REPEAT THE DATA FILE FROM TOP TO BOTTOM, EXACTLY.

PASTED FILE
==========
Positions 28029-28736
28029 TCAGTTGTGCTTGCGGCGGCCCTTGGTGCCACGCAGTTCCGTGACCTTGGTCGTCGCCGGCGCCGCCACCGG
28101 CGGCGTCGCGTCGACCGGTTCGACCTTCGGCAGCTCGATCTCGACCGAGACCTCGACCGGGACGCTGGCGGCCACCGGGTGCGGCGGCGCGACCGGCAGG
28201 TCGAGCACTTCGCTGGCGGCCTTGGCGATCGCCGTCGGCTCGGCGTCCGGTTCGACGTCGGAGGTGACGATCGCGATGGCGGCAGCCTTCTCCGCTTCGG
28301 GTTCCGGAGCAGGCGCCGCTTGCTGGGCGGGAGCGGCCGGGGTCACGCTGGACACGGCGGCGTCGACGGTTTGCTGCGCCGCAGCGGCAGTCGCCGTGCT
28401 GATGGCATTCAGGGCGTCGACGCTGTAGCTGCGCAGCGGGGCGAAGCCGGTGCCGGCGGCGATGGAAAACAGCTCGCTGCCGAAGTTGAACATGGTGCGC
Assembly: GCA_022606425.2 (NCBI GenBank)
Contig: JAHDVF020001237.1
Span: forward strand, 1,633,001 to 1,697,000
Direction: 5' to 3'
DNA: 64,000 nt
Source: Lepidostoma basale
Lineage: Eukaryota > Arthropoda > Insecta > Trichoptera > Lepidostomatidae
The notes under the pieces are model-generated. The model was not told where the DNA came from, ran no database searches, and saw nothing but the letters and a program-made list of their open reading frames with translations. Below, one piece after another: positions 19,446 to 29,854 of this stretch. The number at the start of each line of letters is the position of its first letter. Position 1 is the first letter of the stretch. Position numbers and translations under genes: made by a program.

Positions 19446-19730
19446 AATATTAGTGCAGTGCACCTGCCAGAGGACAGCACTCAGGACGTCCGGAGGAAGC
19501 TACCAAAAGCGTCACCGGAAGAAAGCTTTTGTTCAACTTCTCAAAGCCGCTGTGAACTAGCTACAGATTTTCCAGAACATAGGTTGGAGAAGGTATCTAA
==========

Positions 28029-28736
28029 TCAGTTGTGCTTGCGGCGGCCCTTGGTGCCACGCAGTTCCGTGACCTTGGTCGTCGCCGGCGCCGCCACCGG
28101 CGGCGTCGCGTCGACCGGTTCGACCTTCGGCAGCTCGATCTCGACCGAGACCTCGACCGGGACGCTGGCGGCCACCGGGTGCGGCGGCGCGACCGGCAGG
28201 TCGAGCACTTCGCTGGCGGCCTTGGCGATCGCCGTCGGCTCGGCGTCCGGTTCGACGTCGGAGGTGACGATCGCGATGGCGGCAGCCTTCTCCGCTTCGG
28301 GTTCCGGAGCAGGCGCCGCTTGCTGGGCGGGAGCGGCCGGGGTCACGCTGGACACGGCGGCGTCGACGGTTTGCTGCGCCGCAGCGGCAGTCGCCGTGCT
28401 GATGGCATTCAGGGCGTCGACGCTGTAGCTGCGCAGCGGGGCGAAGCCGGTGCCGGCGGCGATGGAAAACAGCTCGCTGCCGAAGTTGAACATGGTGCGC
Assembly: GCA_022606425.2 (NCBI GenBank)
Contig: JAHDVF020001237.1
Span: forward strand, 1,633,001 to 1,697,000
Direction: 5' to 3'
DNA: 64,000 nt
Source: Lepidostoma basale
Lineage: Eukaryota > Arthropoda > Insecta > Trichoptera > Lepidostomatidae
The notes under the pieces are model-generated. The model was not told where the DNA came from, ran no database searches, and saw nothing but the letters and a program-made list of their open reading frames with translations. Below, one piece after another: positions 19,446 to 29,854 of this stretch. The number at the start of each line of letters is the position of its first letter. Position 1 is the first letter of the stretch. Position numbers and translations under genes: made by a program.

Positions 19446-19730
19446 AATATTAGTGCAGTGCACCTGCCAGAGGACAGCACTCAGGACGTCCGGAGGAAGC
19501 TACCAAAAGCGTCACCGGAAGAAAGCTTTTGTTCAACTTCTCAAAGCCGCTGTGAACTAGCTACAGATTTTCCAGAACATAGGTTGGAGAAGGTATCTAA